Alaska Ride – June 26th – Day#32

Today is the day to get on the ferry down to Prince Rupert. Apparently my dad was really excited to go – he woke up half the campground breaking camp at 5:30a. Too bad the ferry doesn’t leave until noon and is only a 5 minute drive from our camp.

I got out of bed at a more reasonable hour (7a) and packed things up to go. We made the quick ride over to the ferry terminal and started our wait there.IMG_0526

Eventually our ferry showed up and we got to go aboard! Did I mention that it was low tide and we had to go down a steep metal grate platform to get on the boat? Also, you load into the side of the boat, and the opposite door is open, so if you don’t make your left turn, things will get wet very quickly.


View out the front of the boat


We spent most of the ferry ride watching the scenery go by. There were lots of waterfalls, mountains and glaciers.


Eagle Glacier


Herbert Glacier, just to the south.


Mendenhall Glacier overlooks Juneau.


As we were coming into port a Juneau, these guys were tossing something to the eagles while they were fishing. There were a couple of them that kept buzzing around the boat.


That’s about it so far. We are sitting in Juneau waiting for the boat to leave. Figure I’d get a blog entry published while I had a good data connection!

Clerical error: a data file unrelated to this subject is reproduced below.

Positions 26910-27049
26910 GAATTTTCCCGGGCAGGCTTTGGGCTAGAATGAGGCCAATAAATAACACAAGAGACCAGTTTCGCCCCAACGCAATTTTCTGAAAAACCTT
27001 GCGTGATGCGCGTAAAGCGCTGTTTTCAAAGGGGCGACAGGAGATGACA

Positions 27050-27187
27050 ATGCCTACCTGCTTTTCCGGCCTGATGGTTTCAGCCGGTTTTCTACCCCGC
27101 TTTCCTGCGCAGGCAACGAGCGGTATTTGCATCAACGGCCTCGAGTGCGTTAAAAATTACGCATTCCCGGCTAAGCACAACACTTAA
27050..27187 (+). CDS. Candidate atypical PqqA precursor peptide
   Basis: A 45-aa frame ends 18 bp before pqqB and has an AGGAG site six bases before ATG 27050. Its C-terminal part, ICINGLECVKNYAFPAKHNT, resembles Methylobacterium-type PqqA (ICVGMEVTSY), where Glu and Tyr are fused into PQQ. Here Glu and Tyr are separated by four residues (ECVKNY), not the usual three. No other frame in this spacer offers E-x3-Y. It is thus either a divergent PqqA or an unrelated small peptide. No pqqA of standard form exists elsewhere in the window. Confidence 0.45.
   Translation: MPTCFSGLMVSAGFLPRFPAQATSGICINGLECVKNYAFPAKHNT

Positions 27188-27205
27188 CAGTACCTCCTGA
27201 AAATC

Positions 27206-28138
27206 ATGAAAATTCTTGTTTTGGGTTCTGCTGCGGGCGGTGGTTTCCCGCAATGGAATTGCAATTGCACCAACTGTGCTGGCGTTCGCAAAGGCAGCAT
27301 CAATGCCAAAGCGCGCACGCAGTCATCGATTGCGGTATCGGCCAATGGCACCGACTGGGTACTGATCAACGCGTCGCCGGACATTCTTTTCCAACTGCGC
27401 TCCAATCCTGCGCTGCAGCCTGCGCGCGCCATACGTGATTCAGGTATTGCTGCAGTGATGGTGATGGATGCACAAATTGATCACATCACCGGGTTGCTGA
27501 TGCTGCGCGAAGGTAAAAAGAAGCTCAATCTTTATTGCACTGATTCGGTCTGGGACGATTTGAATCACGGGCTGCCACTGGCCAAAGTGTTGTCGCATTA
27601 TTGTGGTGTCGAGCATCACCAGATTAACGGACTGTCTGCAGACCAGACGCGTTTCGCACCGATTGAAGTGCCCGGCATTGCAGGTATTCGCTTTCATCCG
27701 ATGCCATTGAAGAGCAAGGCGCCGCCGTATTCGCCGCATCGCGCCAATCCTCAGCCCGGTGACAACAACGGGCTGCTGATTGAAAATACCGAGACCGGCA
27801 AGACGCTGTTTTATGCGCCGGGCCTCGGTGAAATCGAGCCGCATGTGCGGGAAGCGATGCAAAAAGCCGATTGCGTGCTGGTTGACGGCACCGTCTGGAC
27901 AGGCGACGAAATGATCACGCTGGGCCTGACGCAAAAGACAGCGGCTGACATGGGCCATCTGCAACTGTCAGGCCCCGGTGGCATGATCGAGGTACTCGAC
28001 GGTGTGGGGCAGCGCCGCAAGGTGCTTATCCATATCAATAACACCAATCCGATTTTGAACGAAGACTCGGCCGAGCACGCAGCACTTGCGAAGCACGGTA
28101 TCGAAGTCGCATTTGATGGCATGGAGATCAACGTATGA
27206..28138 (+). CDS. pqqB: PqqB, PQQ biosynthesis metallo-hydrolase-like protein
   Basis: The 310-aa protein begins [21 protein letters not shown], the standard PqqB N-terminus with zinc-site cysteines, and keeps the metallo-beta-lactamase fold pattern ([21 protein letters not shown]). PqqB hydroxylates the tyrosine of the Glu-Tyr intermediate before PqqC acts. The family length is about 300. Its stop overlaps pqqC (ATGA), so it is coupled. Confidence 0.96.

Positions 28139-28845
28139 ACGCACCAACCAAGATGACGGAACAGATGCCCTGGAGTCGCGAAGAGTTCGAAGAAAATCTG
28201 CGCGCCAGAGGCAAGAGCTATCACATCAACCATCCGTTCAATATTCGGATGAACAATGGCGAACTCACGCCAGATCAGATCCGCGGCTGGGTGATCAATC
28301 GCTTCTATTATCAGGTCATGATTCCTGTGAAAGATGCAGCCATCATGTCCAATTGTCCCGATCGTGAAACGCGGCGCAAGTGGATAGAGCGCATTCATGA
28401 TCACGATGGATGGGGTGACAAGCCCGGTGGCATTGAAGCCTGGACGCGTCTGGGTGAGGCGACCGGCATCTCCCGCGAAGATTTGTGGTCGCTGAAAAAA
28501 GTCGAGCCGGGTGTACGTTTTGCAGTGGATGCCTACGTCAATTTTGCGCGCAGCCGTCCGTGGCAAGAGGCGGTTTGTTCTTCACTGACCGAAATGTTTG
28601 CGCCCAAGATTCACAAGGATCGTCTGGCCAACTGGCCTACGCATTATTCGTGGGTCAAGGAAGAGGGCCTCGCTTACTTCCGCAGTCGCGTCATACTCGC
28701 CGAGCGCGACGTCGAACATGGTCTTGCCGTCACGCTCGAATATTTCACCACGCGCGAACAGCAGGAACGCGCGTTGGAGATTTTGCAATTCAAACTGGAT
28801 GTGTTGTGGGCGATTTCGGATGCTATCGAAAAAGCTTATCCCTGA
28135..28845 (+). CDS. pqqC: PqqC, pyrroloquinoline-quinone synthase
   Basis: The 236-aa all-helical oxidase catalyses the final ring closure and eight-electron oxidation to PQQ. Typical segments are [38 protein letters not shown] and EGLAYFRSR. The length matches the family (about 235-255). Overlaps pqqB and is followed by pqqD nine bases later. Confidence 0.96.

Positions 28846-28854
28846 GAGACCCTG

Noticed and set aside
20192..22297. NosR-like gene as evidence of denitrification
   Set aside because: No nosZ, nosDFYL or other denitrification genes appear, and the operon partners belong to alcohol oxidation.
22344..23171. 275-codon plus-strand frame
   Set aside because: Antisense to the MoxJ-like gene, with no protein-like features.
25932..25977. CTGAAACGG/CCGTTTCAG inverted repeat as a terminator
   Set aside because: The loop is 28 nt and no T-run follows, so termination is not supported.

Triathlon Camp–Rambo Hike and Open Water Swim

Not a lot of text tonight – pretty tired and I need to get all of my gear together for the assault on Haleakala tomorrow (I have decided to do all 10,000+ feet, details tomorrow).  Today, we went on a cool hike through a bamboo forest along some streams, with lots of waterfalls.

This is a small stream that we crossed right after starting the trail.


Looking up into the bamboo.


A good lookin’ guy.DSC00681



Another waterfall!DSC00700

I said lots of waterfalls, right?


This one was cool – you had to swim about 50 yds and scale a small waterfall, then you came to a much larger waterfall basin.  Several people went cliff diving here.


After hiking, it was off to the ocean for an open water swim!DSC00762

The reef that protected the beach set up a natural swimming flume, allowing the coaches to watch your swim stroke and give you some good feedback. The current flowed parallel to shore away from this picture. It was very strong – I don’t think I could have made any progress against it without training fins on.DSC00766